A code-along is a story about coding in which you are encouraged to “code up” all the examples in the story. In a code-along you shouldnot cut-and-paste.
In this code-along, we will explore how to use the higher-function map to translate an integer list into a variety of vertex lists. We then show how these vertex lists can be concatenated and how map can again be used to connect the vertices in the resulting list to a central vertex.
The Bricklayer program in this example creates the graph shown below. It contains 16*4 + 1 = 65 vertices and 16*4 = 64 edges. In this graph, 1 central vertex c is connected via blue edges to 64 peripheral vertices, p0, …, p63.
In this program, the central vertex is statically defined (line 10) in terms of the variable half. The peripheral vertices are created dynmically (i.e., during runtime) in the following manner. First, a listvs is statically defined (line 12) consisting of consecutive integers in the range 0…15. Then 4 user-defined functions are declared which translate integers into 2D coordinates. In a manner similar to that discussed in the previous code-along, the coordinates produced by these functions make use of variables. In this case, the variables delta and max are used.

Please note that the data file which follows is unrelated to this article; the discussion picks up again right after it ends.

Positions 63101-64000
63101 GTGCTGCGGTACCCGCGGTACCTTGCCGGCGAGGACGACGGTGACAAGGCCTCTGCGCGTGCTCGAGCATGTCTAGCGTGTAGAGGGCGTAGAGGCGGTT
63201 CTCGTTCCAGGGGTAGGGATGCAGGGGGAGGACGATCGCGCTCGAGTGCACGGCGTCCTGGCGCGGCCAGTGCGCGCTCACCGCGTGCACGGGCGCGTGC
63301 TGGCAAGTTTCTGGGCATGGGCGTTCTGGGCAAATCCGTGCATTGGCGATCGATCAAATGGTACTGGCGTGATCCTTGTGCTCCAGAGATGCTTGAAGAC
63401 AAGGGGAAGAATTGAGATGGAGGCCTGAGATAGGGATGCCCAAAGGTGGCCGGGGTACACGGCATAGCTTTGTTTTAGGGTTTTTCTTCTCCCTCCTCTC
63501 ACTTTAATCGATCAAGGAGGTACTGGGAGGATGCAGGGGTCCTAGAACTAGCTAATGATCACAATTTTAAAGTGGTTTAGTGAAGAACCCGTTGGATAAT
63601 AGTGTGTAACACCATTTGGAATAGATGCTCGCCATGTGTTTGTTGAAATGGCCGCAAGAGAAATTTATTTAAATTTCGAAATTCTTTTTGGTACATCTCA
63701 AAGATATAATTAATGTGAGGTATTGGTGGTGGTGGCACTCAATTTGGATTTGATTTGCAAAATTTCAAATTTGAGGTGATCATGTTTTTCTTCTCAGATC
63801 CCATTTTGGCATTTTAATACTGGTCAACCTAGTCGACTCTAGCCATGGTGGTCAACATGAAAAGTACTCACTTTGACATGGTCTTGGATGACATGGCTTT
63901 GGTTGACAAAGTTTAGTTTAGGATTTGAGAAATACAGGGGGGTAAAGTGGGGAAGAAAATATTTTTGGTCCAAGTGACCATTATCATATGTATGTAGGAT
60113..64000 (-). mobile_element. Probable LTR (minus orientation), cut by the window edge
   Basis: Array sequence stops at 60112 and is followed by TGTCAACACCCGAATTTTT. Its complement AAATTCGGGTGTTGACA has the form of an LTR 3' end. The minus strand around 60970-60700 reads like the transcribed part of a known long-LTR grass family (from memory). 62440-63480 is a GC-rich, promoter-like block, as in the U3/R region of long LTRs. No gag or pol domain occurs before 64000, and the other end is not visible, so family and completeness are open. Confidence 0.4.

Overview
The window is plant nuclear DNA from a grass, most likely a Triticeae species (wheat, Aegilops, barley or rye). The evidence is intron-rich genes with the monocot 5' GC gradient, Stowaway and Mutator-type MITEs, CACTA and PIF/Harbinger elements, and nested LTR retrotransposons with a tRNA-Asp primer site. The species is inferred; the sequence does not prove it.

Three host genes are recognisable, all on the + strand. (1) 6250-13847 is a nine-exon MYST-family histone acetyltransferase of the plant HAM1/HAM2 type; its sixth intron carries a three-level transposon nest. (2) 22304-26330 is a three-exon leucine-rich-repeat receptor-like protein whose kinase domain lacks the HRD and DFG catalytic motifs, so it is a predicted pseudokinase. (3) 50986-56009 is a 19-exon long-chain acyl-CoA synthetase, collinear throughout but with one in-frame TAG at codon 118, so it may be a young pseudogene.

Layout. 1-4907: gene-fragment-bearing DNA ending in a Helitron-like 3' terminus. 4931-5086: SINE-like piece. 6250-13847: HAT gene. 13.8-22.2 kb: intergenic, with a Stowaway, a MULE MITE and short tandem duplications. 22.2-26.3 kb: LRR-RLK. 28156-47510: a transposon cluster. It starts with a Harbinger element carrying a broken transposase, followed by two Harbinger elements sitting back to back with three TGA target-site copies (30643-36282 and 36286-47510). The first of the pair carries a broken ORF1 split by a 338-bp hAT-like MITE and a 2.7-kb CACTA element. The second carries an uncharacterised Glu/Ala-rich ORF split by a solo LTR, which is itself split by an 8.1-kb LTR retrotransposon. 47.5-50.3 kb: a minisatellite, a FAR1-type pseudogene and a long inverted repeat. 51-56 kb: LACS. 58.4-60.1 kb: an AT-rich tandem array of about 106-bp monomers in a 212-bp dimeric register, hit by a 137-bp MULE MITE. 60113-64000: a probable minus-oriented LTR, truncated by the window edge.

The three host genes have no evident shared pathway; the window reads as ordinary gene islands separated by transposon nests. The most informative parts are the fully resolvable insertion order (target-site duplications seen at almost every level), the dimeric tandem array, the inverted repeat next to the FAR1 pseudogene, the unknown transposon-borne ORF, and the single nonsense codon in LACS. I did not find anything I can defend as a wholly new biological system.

The following things about how vertex lists are created are noteworthy.
- When passed to the higher-order function map (lines 14-17), each function creates list of 16 vertices.
- When seen as a whole, the four function calls to map create 64 vertices which are evenly distributed and fall on the 4 sides of a square-shaped region in the virtual space.
- The vertex lists created are disjoint (i.e., they have no vertices in common).
- Vertices are created that lie exactly on the 4 corners of the virtual square.
- Each of the four lists created corresponds to one side of a virtual square.
- Each of the four lists created contains one corner vertex.
- Each of the four lists created contains one vertex which lies on the midpoint of a side.
The user-defined function multiconnect is used to connect the peripheral vertices to the central vertex. The behavior of this function is the same here as it was in the previous code-along. In the call, the third argument to multiconnect (line 26) is a list that consists of the the concatenation of the 4 lists of peripheral vertices.
The Bricklayer program in this example creates the graph-like artifact shown below.
The algorithm used to create this artifact is similar to that used in the previous example. The only difference is that one additional function call (line 27) is added that overwrites the graph with a ring of empty bricks. It is this ring that produces the effect shown.